What’s in store for business technology in the year ahead? We ask four IT experts to pick the tech trends which will be important to you in 2012
“Next year is when small businesses will really start to embrace mobile commerce,” predicts Nick Kington, managing director at e-commerce provider SellerDeck. Mobile commerce means making it easy for visitors to purchase from your website on their mobile phone.
"This trend will be driven by a surge in mobile internet access," says Nick. “Mobile internet use will continue to increase. People are using mobile devices in place of their desktop computers.” A survey earlier this year found that 45% of UK internet users are going online via mobile phones, up from 31% in 2010.
Large retailers like Amazon and Argos have led the way with mobile-friendly websites. “People want to purchase in the same way from smaller sites,” argues Nick. “That’s why next year is when smaller businesses will really start to embrace it.”
“Even though we do so much online, people still like to feel like things are local,” says Craig Sharp from IT support company Abussi. He predicts that location services are poised for growth.
Most smartphones are equipped with global positioning system (GPS) chips which enable them to determine their position. Many applications make use of these ‘location services’ ― for instance, by pinpointing your location on a map.
He envisages a world where location services are combined with augmented reality, a technique for overlaying virtual information onto an image of the real world. The faster processing power of the latest smartphones allows such applications to run in real-time.
Image courtesy of WIKITUDE.
Craig describes a possible scenario: “As you walk down your local high street, an image on the screen could show the shops as you pass them, with bubbles popping up to show you deals. That’s feasible with existing technology.”
One of the most-discussed pieces of IT of the past year has been the tablet computer. Although Apple has led the way with its iPad, there’s still something of a question mark over whether these devices have a place in the business world.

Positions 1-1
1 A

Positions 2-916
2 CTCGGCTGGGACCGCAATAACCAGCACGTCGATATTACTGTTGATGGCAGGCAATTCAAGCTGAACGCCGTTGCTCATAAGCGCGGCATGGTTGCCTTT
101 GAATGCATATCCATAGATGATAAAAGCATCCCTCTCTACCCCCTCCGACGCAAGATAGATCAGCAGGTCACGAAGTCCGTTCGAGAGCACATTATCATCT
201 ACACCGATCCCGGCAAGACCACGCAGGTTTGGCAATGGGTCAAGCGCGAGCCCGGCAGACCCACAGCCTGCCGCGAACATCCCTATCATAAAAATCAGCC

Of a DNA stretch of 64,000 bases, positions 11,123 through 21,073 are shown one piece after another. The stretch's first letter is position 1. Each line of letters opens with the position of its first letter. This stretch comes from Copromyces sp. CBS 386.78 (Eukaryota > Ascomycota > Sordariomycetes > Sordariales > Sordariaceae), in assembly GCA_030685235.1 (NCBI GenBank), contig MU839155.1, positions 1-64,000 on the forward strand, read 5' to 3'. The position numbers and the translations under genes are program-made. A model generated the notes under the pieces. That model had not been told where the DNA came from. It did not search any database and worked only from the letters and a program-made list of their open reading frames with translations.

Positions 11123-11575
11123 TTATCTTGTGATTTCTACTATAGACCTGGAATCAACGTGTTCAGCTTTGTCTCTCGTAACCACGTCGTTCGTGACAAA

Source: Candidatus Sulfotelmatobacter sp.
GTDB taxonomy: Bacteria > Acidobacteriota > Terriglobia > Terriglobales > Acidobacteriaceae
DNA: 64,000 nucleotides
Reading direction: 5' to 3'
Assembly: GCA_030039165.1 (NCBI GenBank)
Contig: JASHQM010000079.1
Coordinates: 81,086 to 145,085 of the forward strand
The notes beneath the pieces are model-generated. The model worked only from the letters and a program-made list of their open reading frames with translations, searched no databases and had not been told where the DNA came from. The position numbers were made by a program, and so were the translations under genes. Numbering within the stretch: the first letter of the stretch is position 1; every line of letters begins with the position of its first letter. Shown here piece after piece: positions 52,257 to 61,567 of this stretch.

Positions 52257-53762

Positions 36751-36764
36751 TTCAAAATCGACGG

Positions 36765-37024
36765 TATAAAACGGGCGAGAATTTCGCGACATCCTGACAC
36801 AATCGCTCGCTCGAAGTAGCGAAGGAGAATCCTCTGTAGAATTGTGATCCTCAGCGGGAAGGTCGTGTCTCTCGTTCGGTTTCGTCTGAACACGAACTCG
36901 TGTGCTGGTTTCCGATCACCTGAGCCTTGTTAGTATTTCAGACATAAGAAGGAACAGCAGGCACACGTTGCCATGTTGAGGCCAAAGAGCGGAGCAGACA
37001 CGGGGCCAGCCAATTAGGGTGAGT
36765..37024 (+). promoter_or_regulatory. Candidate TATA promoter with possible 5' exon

He says the tablet computer can be something of a Swiss army knife for smaller companies: “Start-ups and small businesses will discover they can replace everything from cash registers and mobile phones to desktop computers and sales kiosks with tablet computers.”
With add-ons like card readers, keyboards and docking stations available, could the tablet computer become a dominant piece of business tech?
“These devices are cheap and there is a growing army of tools that make it easier to develop applications for them,” argues Doug. “There is no business they will not impact in the months to come.” Perhaps some retailers will take their cue from Apple itself, which has replaced in-store printed product information with iPads.
Jonathan Edwards runs Harrogate-based IT company Integral IT. He thinks 2012 will see businesses moving away from the traditional IT setup, where each employee gets their own desktop computer.
Instead, he sees businesses switching to desktop virtualisation, which replaces the processing power of individual PCs with a central server. Employees access this using networked ‘thin clients’ ― cut-down computers which are little more than a keyboard, mouse and screen.
“Take a company with 50 computers,” explains Jonathan. “Each is a separate entity. Software updates need installing. It needs maintenance. That all costs time and money.”
Desktop virtualisation can replace those 50 computers with a single server and thin-client computers. “For the users, nothing much changes,” continues Jonathan. “They log on and all their applications are there. But the difference is that they’re not logging onto a PC. Everything’s happening on the server, and coming down the network cable to their terminal.
“Desktop virtualisation is about efficiency,” he clarifies. “Instead of having desktop PCs that are used to 10 per cent of capacity, you have a server that’s running at 90 per cent. In the current climate, companies have to do more with less. This is a way to achieve that.”
We asked three small businesses what technology has made a real difference for them this year:
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